Lankford v. Wright, (95-1166) 06/18/1996

NO. COA95-1166

NORTH CAROLINA COURT OF APPEALS

Filed: 18 June 1996

BARBARA ANN NEWTON LANKFORD

        v.

THOMAS H. WRIGHT and THELMA IRENE WHITE, Administrators of the Estate of LULA NEWTON; THOMAS H. WRIGHT, Individually; THELMA IRENE WHITE, Individually; WILLIAM PAUL WRIGHT; JAY CORNELIUS KNIGHT, JR.; JAMES ROBERT COFFEY; and PATRICIA COFFEY NORTHERN COATES

     Appeal by plaintiff from order entered 12 September 1995 in Watauga County Superior Court by Judge James U. Downs. Heard in the Court of Appeals 24 May 1996.

    Baucom, Claytor, Benton, Morgan, Wood & White, P.A., by James F. Wood, III, and Douglas W. Greene, for plaintiff-appellant.

    Di Santi Watson, by Anthony S. di Santi, for defendant-appellees.

    GREENE, Judge.

    Barbara Ann Newton Lankford (plaintiff) appeals an Order granting summary judgment for Thomas H. Wright and Thelma Irene White, as Administrators of the Estate of Lula Newton and individually, and William Paul Wright, Jay Cornelius Knight, Jr., James Robert Coffey and Patricia Coffey Northern Coates (defendants).

    Plaintiff was born to Mary M. Winebarger. When plaintiff was a child her mother entered into an agreement with Clarence and Lula Newton whereby they agreed to adopt and raise plaintiff as their own child. Although plaintiff was raised by the Newtons, known to the community as Barbara Ann Newton, and held out to the public by the Newtons as their natural child, the Newtons did not fulfill the statutory adoption requirements. Clarence Newton died in 1960. Lula Newton died in 1994.

    Plaintiff's complaint requests a declaratory judgment "of her rights and status as an heir of the estate of Lula Newton," claiming that she should be "treated as the adopted daughter of Lula Newton." Defendants filed a motion to dismiss, which was considered by the trial court as a motion for summary judgment pursuant to the plaintiff's request. The trial court found that because North Carolina does not recognize the doctrine of equitable adoption, there is no genuine issue of material fact and defendants are entitled to judgment as a matter of law.

___________________

    The issue is whether North Carolina recognizes equitable adoption.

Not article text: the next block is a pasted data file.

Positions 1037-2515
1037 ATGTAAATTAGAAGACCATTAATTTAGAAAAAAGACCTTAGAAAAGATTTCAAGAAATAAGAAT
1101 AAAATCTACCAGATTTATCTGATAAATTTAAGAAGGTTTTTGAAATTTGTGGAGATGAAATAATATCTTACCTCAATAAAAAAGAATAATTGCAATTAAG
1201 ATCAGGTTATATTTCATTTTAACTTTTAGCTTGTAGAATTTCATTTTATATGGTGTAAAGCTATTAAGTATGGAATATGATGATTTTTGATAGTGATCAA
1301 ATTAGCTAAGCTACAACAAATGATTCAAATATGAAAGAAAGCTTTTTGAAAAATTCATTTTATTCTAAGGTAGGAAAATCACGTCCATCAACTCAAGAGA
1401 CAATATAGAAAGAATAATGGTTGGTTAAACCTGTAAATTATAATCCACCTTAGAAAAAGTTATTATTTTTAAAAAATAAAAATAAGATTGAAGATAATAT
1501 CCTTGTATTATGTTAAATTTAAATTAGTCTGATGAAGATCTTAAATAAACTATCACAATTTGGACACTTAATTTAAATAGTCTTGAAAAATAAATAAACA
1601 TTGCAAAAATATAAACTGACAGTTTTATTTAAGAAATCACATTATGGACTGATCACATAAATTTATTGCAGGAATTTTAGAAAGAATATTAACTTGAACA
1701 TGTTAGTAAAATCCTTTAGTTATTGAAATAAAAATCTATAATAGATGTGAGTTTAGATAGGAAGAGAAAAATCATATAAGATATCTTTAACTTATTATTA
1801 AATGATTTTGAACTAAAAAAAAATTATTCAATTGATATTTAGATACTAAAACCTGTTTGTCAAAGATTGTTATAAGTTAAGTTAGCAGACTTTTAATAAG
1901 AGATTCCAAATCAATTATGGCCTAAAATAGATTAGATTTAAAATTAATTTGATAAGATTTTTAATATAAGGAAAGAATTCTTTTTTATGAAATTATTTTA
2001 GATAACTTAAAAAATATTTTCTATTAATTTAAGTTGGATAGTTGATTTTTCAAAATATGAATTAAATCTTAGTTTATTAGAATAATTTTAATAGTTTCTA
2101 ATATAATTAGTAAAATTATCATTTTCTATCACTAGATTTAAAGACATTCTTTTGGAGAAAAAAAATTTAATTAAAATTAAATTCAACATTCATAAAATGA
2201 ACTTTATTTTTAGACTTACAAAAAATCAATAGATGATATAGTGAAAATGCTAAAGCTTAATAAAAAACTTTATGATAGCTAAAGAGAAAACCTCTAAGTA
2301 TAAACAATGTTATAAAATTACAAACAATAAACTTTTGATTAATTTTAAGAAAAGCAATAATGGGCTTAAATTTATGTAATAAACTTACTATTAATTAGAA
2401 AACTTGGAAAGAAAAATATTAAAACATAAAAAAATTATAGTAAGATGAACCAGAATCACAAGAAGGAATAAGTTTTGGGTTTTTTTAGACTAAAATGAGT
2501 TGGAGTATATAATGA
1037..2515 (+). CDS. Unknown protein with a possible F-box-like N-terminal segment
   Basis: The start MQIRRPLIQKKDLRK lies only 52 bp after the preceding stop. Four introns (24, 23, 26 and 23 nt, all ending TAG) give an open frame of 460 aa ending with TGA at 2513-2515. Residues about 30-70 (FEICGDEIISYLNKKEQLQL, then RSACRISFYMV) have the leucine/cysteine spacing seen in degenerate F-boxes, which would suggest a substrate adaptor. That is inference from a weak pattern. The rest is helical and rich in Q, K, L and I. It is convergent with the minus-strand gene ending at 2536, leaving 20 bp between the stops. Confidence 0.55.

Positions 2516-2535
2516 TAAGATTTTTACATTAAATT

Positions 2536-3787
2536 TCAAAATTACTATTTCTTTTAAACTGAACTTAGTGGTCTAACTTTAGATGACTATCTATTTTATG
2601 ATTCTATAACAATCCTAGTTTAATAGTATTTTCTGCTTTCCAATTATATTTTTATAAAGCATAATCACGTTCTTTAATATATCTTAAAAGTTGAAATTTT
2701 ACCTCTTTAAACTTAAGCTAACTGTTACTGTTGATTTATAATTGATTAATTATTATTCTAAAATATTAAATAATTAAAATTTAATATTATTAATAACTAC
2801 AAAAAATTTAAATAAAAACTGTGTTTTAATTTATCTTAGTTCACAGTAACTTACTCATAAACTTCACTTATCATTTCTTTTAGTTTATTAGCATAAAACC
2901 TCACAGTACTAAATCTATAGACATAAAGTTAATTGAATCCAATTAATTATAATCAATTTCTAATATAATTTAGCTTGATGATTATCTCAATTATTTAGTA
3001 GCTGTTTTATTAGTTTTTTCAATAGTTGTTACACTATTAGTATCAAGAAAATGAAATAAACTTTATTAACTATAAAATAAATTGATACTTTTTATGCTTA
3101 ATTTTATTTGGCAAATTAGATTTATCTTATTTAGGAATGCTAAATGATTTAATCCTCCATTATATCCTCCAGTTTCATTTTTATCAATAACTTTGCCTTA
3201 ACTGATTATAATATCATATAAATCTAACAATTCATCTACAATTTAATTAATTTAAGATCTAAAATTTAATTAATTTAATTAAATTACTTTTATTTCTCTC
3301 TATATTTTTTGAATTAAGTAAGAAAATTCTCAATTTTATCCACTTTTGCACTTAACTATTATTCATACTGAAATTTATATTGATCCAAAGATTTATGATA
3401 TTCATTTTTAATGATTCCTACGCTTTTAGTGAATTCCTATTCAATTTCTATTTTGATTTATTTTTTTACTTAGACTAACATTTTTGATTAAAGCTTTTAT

In Ladd v. Estate of Kellenberger, 64 N.C. App. 471, 307 S.E.2d 850 (1983), aff'd on other grounds, 314 N.C. 477, 334 S.E.2d 751 (1985), this Court refused to recognize the doctrine of equitable adoption, stating its "reluctance to interfere in legislative matters." Id. at 476, 307 S.E.2d at 853. Our Supreme Court, in affirming Ladd on other grounds, acknowledged that the Court of Appeals had "correctly observed" that North Carolina "has not recognized the doctrine of equitable adoption." Ladd v. Estate of Kellenberger, 314 N.C. 477, 481, 334 S.E.2d 751, 754 (1985). Indeed, our Supreme Court has held that because adoption "is a status unknown to common law," it "can be accomplished only in accordance with provisions of statutes enacted by the legislative branch." Wilson v. Anderson, 232 N.C. 212, 215, 59 S.E.2d 836, 839, petition for reh'g dismissed, 232 N.C. 521, 61 S.E.2d 447 (1950).

    In this case the plaintiff was not adopted in accordance with the statutes, N.C.G.S. §§ 48-1 to -38 (1991), and because equitable adoption is not recognized in this State, the trial court correctly dismissed the plaintiff's action.

    Affirmed.

    Judge MARTIN, John C., concurs.

    Judge WALKER concurs with separate opinion.

    WALKER, Judge concurring.

    Plaintiff asks this Court to recognize the doctrine of equitable adoption. While I agree with the majority's decision in this case that we are bound by the decision in Ladd v. Estate of Kellenberger, 314 N.C. 477, 334 S.E.2d 751 (1985), I believe this is a matter for the legislative branch. I therefore write separately to urge the legislature to take action in recognizing this doctrine.

    At least twenty-five states have recognized a need for the doctrine of equitable adoption so as to avoid the harsh result in cases such as this. See, Equitable Adoption: They Took Him into Their Home and Called Him Fred, 58 Va. L. Rev. 727, 728 (1972). But for the absence of a formal adoption proceeding, Barbara Ann Newton Lankford was in all respects the child of Lula Newton. At age three, Charles and Lula Newton agreed to adopt plaintiff and raise her as their child. Thereafter, the Newtons held plaintiff out to the public as their natural child until their deaths. Charles and Lula Newton had no other children. Until Lula Newton's death, Barbara Newton maintained a close and loving relationship with her mother as evidenced by the abundant correspondence and her involvement in her mother's medical care. The facts in this case so poignantly demonstrate a need for action to ensure that the plaintiff and persons similarly situated will receive the legal rights commensurate with adoption to which they are entitled.

**** End of Document ****

Converted from WordPerfect